Write down your regrets, no matter how big or how small. Identify the judgmental and self-critical thoughts you have in response to regret. Where did these actions or behaviors come from? This is not an exercise of making excuses for yourself, but rather one where you can help explain to yourself where something may have been coming from so that you can do better in the future.
Are there some mistakes that happened that make sense for the situation and are not a pattern? How can you learn and grow throughout the situation so that you can love and trust yourself again?
Are you still having trouble letting go of your guilt? You may want to make amends (if appropriate) where it wouldn’t harm the other person to do so. The next step is to imagine someone you love is having these thoughts. How would you respond to them? How would you soothe them or help them move through it? Now say these helpful thoughts to yourself to move towards closure. Be compassionate towards yourself. You deserve the kind of love, care, and forgiveness that you are willing to give to others.
If you are struggling with guilt and shame and desperately need to learn ways to forgive yourself, individual therapy with our clinicians in our Woodland Hills, CA office or online anywhere in California can help.
2. Focus on what you can control:
Forgiving yourself and focusing on what you can control will help you practice flexibility and adaptability. By focusing on what you can control, you will start to feel more empowered, confident, and hopeful. We have a tendency to ruminate when we are upset, amalgamating several mishaps into a bank of despair. Amongst those woes will be regrets of actions we had control over and those we did not. Making a point to separate out what we were not, are not, and will not be in control of will allow us to work through our emotions effectively. Sometimes, it can be difficult to accept what we can’t control; we don’t like feeling powerless or the sense that our lives are subject to random changes of luck or fate. These “accidents of fate” can leave us feeling a sense of hopelessness; we might wonder, “why should I bother?” if bad things will still happen? It can be depressing and distressing to come to terms with the ability of a small change to derail our plans, but with mindfulness, we can work to be in a better headspace about it.
If you have a tendency to feel that nothing is in your control or are on the opposite end of the scale and want to believe that everything is, you may want to take some time to sit, consider your life as a whole, and make a list. As you get going and become used to accepting what you have control of at the moment, this won’t be as necessary. But to begin, consider everything that happens in your typical day, and find the things you are in control of. Setting your alarm for the right time, making your meals, dressing appropriately, having gas in the car, etc. Consider what you want to have more control of your responses to incidents, your emotions, your time, and so on. You will become better at identifying what you can truly control (and confident in your ability to do so), making it easier to let go of things that aren’t up to you and take responsibility for what is.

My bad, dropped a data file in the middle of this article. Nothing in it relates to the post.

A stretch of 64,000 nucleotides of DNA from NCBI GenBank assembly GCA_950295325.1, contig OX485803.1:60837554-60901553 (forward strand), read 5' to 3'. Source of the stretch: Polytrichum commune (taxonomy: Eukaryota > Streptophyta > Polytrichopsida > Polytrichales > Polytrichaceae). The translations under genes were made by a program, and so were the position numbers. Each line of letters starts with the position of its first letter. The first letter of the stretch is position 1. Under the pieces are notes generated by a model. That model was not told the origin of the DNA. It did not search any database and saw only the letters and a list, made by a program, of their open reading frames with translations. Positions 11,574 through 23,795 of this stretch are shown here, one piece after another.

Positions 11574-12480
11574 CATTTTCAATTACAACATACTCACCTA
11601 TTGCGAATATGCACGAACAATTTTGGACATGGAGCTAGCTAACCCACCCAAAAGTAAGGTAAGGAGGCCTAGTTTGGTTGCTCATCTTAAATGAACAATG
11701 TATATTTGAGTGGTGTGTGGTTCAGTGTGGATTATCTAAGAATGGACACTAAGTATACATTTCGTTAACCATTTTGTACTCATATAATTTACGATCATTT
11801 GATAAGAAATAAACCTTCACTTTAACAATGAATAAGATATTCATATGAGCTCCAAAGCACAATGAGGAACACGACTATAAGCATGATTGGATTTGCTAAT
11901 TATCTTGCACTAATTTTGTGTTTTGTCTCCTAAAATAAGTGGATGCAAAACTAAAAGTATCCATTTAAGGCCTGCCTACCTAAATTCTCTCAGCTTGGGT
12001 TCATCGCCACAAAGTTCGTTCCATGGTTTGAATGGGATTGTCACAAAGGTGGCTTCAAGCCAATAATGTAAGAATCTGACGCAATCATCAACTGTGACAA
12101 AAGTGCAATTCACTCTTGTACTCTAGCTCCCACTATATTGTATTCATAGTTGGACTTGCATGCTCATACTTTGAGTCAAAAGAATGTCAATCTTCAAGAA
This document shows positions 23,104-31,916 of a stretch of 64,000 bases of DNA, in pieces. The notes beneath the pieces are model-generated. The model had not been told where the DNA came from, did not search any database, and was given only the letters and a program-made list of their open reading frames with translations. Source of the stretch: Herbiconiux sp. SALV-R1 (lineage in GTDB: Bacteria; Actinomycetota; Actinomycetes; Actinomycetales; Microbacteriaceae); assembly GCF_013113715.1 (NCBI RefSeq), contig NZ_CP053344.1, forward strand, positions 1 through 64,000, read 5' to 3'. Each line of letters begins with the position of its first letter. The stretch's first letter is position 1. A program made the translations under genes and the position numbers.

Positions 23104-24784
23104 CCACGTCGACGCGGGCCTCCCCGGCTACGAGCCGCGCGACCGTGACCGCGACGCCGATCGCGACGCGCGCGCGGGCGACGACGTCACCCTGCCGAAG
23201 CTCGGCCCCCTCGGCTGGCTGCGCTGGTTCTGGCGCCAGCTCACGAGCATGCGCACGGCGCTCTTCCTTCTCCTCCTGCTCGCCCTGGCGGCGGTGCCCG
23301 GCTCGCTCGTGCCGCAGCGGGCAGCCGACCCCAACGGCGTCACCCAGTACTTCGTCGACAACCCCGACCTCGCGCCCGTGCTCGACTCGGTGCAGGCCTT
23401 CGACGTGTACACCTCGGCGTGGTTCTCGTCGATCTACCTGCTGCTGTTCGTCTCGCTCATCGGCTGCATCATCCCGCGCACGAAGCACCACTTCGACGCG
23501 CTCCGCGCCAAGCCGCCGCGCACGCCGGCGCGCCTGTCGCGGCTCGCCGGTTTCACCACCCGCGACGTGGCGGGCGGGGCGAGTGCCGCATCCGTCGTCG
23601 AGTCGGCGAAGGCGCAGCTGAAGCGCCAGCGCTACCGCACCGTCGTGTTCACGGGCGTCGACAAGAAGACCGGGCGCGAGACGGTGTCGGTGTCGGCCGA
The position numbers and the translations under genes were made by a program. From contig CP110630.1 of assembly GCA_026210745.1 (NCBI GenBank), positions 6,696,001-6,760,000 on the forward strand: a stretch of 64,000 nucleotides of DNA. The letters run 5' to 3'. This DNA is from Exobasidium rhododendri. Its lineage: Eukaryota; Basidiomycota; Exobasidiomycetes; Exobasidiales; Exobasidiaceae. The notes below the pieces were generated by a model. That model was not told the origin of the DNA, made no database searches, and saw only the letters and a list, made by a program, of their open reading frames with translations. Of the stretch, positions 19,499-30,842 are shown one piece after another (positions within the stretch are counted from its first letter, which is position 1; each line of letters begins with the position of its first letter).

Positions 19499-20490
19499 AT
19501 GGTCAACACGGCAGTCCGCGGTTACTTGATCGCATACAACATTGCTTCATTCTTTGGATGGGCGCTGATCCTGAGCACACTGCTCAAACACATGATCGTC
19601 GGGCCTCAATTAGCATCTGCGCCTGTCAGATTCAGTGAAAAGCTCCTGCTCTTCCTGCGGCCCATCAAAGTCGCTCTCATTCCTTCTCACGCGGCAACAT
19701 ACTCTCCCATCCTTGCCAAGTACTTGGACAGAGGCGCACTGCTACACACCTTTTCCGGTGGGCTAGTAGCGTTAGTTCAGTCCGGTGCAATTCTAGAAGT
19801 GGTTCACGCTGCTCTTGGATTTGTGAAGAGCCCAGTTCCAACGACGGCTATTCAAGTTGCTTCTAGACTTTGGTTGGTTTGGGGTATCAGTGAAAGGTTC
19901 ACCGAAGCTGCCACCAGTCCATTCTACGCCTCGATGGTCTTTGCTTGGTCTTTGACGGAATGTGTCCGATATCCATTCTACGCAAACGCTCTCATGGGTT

3. Turn the regret into a lesson:
Believe in your capacity to grow from all of your experiences, including your regrets. Sometimes, it can feel almost impossible to imagine finding the good in our regrets, but we can. We can learn from the things that we regret that we had control over, such as actions we took or didn’t take things we said or didn’t tendsay, or choices we made in bad faith.
A regret many people mention is missing an opportunity to communicate their love and affection for someone before that person passed away. Part of the lesson you learn from this situation is that there is nothing you can do to change your regret; that is what motivates you to be more forthcoming in the future. It is a bittersweet lesson to take away. Not all of the lessons you learn will make you feel “healed” from the regret you felt, but they will ease some of your pain by preventing you from making the same mistake again.
When you analyze your regrets to learn from them, consider several factors. Did you have control of this event? If yes, can you see how you would avoid repeating it in the future? How about regrets that are part of a pattern, such as not speaking up for yourself. What changes can you make now to improve your situation later? How can your knowledge help you in the future and help others?
It is impossible to go through life without accruing some big and small regrets. When you are deep in feelings of guilt or shame regarding your past, it can be challenging to remember that human beings are flawed and that all life is a learning process. Our thoughts become our feelings, which become our actions. This means that if we can change our thoughts, we can change our impact on the world. In taking responsibility for our past selves, we can grow and improve as people in our present lives and contribute to a better future. It is not how many mistakes you have made that define what you are bringing to your life, but how you can learn from them. You cannot change the past. All you can do is take action to be mindful of the present to do better in the future. Meet your regrets head-on and take responsibility for what you can control. Use these lessons to improve your self-knowledge and move forward with confidence and peace of mind.
Other Services at Embracing You Therapy
Here at Embracing You Therapy Group, we invite you to explore with us how life would be different if you had more control over your thoughts and emotions, and we invite you to consider that it is possible to accept things just as they are, embracing imperfections to create a gentler place for calm in your life.
At our mental health practice in Woodland Hills, CA, we offer individual therapy and couple’s therapy. Both Dr. Menije, Ani Seferyan, AMFT, Cindy Sayani, AMFT, and Ani Seferyan, AMFT offer virtual therapy to treat mental health concerns including panic attacks, OCD, phobias, and stress; Mood disorders including depression; Relationship issues, both in couples therapy and with individual clients; Perinatal mental health issues such as postpartum depression, Codependency, and Addiction.
Let’s learn what drives your unique perspective on anxiety and stress. Then, let’s find the tools-your unique tools-that help you respond to life in a healthy, calm way. Contact us today for your complimentary 20-minute phone consultation with our Client Care Coordinator.